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California Republican leader creates Indian liaison office

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SACRAMENTO, Calif. - David Quintana has been appointed American Indian liaison to State Senate Minority leader Jim Brulte, R-Rancho Cucamonga. This is the first time such a position has been created in a California legislative office.

Quintana sees his position as two-fold. His primary responsibility will be to communicate to Sen. Brulte issues of importance for American Indians in his district. Some of whose tribes include the Morongo and San Manual Band of Mission Indians.

In addition to communicating issues, Quintana says he sees himself as an advocate for American Indian tribes. He said he feels it is important for tribes to have someone in Sacramento who will listen.

In a letter on the subject, Brulte stated that Quintana will be responsible for "ongoing communication and outreach to California's Native Americans."

The senator went on to call the position "high priority" and announced that Quintana will be housed in the his office in the state capitol building here.

"As tribal issues have gotten bigger, the need for this position became apparent to the senator," Quintana says.

The Republican Party recently took heat for a resolution passed by the Washington state party which had inserted an anti-sovereignty resolution into its platform. Brulte feels the California GOP has been more supportive of American Indian sovereignty than Democratic counterparts.

Brulte calls tribal governments a great form of democracy and says self-determination for the tribes is in line with Republican philosophy. He points out that Ronald Reagan signed the Indian Gaming Regulatory Act and says that President Clinton's Justice Department had, at one point, threatened to shut gaming down.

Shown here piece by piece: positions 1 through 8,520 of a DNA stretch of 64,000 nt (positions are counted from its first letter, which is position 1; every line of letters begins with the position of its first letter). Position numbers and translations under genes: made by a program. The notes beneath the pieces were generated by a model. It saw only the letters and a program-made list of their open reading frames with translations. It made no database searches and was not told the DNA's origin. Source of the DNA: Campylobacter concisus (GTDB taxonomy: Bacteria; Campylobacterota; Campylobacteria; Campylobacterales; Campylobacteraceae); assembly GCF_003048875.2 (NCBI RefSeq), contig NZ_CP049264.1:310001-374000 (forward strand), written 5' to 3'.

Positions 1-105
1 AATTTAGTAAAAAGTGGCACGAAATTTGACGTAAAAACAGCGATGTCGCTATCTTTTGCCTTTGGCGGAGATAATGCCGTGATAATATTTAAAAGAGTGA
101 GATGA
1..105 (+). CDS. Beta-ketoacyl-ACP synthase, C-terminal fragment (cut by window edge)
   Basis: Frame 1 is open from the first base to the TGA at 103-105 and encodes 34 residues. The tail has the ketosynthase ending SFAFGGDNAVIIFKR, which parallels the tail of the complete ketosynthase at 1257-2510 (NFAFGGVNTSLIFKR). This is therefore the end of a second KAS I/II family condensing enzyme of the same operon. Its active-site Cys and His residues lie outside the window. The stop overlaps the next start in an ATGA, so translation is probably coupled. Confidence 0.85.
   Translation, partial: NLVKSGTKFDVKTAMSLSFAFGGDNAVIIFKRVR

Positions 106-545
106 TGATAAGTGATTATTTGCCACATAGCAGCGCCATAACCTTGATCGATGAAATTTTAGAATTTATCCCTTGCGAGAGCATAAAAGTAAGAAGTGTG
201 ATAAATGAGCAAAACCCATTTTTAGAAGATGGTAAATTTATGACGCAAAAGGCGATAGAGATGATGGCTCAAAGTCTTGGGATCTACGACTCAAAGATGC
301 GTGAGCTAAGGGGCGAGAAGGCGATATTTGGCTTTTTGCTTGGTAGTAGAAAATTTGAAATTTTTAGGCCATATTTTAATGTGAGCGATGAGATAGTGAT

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"I'm a big supporter of tribal sovereignty and have always had an open door policy when it comes to Indian tribes. As Republican leader in the California state Senate it is often hard for me to address Indian issues as quickly as I would like to. I wanted to make sure that one person on my staff could provide this open door," Brulte says .

He says he expects Quintana to keep him up-to-date on issues of American Indian concern.

Louisa Sustaita, a lobbyist who represents seven California tribes said she feels Brulte made a good choice with Quintana who is respected on both sides of the aisle.

"I can't say enough good things about David. Senator Brulte could not have made a better choice. I look forward to continued work with him."

Quizzed on specific issues of importance to American Indians such as repatriation and economic development, Quintana said there is a "tremendous learning curve" and he has much "homework" to do on the issues.

He singled out the Wildman bill before the California Senate, which seeks to increase funding and tribal control for American Indian education. After the bill was put on the back burner, Quintana brought the matter to Brulte. He noted strong tribal support and Brulte helped revive the bill for Senate review.

"It seems as if the tribes are concerned about legislation that would take away tribal rights for self-governance. These are the things that I'm on the lookout for," Quintana says .

Quintana is of Cherokee and Mexican descent and a veteran on the United States Air Force. He graduated from the University of California, Davis, School of Law and serves in the California Bar Association. He has served Brulte as the director of legislation and was Republican consultant to the state Legislature for public safety for three years.